Ag land prices don’t appear to be rising or falling significantly. “They’re mostly moving sideways,” said Steve Link, a broker with Pifer’s Auction and Realty, Moorhead, Minn. He spoke at the recent Northern Ag Expo in Fargo, N.D.
Good-quality cropland can still bring prices that are near the highs set when corn was worth as much as $7 per bushel. For example, some excellent farmland at a recent auction in New Ulm, Minn., sold for $9,000 per acre, he said.
But the day before the New Ulm auction, a quarter section of lower-quality cropland in northeast North Dakota near Starkweather sold for just $900 per acre. The property is in an area with many potholes and wetlands.
Many farmers won’t buy lower quality land that can’t produce high yields, Link said. Most lenders aren’t anxious to extend credit for lower quality range or cropland, either. Hunters used to be interested in lower quality ag land for wildlife habitat, but that market has slipped, perhaps because of uncertainty about the economy, Link said.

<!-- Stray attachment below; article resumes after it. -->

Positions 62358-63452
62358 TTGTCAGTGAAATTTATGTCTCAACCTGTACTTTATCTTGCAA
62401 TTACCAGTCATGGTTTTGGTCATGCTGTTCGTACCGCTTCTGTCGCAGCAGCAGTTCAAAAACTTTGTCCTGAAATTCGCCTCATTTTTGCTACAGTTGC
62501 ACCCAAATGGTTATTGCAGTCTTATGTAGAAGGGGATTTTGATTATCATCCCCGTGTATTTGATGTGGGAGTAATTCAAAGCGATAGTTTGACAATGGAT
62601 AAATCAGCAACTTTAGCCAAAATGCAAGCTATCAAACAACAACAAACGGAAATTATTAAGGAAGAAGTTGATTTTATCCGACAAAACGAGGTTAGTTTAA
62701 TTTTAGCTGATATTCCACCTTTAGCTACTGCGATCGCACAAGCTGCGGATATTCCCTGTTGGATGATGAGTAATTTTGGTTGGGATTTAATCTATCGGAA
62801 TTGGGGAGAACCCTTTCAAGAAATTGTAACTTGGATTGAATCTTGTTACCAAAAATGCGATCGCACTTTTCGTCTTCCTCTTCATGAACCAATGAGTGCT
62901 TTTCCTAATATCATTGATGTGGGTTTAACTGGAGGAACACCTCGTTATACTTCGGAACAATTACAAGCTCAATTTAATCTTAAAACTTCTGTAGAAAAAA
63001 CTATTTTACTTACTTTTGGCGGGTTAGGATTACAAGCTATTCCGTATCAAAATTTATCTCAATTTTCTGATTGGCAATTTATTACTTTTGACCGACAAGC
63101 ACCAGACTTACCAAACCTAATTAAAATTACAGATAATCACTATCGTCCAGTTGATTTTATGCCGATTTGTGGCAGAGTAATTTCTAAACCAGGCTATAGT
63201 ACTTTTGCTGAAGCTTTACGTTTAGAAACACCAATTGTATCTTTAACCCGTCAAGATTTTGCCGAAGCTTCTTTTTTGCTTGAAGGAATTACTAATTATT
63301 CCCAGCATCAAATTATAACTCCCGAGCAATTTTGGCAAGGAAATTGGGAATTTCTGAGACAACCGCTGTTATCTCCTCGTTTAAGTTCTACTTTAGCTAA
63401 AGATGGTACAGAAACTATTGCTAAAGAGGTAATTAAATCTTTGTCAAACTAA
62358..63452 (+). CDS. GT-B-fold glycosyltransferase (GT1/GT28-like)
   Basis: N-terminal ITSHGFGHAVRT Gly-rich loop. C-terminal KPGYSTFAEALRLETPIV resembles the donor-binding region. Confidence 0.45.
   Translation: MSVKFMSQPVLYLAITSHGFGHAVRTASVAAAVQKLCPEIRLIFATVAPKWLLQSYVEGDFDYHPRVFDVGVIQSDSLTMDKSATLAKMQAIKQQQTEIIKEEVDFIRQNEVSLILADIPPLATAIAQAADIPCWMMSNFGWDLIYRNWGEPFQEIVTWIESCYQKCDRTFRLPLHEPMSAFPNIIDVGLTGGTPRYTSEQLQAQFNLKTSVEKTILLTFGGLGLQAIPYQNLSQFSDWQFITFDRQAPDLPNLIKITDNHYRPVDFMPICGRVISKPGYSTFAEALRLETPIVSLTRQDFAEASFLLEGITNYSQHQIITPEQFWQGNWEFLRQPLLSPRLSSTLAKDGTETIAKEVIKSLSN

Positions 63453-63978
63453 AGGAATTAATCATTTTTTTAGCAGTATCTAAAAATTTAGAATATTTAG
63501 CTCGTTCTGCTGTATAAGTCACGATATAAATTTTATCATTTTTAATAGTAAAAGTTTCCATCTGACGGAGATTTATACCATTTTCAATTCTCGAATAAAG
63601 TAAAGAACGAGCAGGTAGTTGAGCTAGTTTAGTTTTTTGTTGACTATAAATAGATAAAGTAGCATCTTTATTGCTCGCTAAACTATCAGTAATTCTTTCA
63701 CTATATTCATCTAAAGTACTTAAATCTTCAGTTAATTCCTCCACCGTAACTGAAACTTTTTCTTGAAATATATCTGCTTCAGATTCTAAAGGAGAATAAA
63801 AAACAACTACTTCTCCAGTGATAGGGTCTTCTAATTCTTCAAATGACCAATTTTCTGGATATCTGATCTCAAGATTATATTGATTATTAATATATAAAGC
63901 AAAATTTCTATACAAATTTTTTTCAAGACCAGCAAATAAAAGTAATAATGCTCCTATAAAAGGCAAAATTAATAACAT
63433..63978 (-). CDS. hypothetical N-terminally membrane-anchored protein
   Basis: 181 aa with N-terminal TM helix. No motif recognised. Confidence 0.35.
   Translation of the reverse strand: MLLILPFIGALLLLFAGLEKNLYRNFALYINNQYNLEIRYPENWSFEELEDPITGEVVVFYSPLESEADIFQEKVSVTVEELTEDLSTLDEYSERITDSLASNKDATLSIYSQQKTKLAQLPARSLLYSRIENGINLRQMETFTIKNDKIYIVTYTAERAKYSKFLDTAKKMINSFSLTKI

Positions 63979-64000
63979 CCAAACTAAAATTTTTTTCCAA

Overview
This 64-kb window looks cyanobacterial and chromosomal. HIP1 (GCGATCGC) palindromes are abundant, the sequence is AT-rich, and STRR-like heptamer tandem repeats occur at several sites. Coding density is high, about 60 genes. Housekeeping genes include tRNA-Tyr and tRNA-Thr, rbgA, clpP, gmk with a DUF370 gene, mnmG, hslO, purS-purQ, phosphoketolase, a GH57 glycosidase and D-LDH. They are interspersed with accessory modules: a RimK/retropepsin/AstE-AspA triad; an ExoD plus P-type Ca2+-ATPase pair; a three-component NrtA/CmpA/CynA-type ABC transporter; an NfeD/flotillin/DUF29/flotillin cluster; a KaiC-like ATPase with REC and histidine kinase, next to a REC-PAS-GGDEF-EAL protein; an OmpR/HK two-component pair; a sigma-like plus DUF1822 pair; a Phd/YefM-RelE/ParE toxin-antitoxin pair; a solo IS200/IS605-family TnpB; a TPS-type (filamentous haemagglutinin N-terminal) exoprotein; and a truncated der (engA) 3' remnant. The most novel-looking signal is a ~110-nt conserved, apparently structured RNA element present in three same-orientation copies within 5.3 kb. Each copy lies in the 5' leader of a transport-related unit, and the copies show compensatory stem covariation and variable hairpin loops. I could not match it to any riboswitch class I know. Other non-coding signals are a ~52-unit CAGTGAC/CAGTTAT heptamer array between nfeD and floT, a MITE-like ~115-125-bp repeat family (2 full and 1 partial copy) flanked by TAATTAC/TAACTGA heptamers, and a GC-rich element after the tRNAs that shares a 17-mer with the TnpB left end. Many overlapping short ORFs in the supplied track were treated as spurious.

Many investors have lost interest in land, too. Most look for at least a 5% return on land. It is hard get that now. Other types of investments have become more competitive with land, Link said.
But there isn’t any sign that a 1980s-like land value crash is coming. During the 1980’s farm crisis, farmland prices in the Midwest fell 40% to 60%. It took 26 years for prices to climb back to pre-crisis levels.
“This isn’t the 1980s farm crisis,” Link said.
Interest rates are about 4% instead of 18% to 21%. Crop insurance and farm programs provide a better safety net than in the 1980s.
What happens to farmland values in 2020 will depend largely on farm income, Link said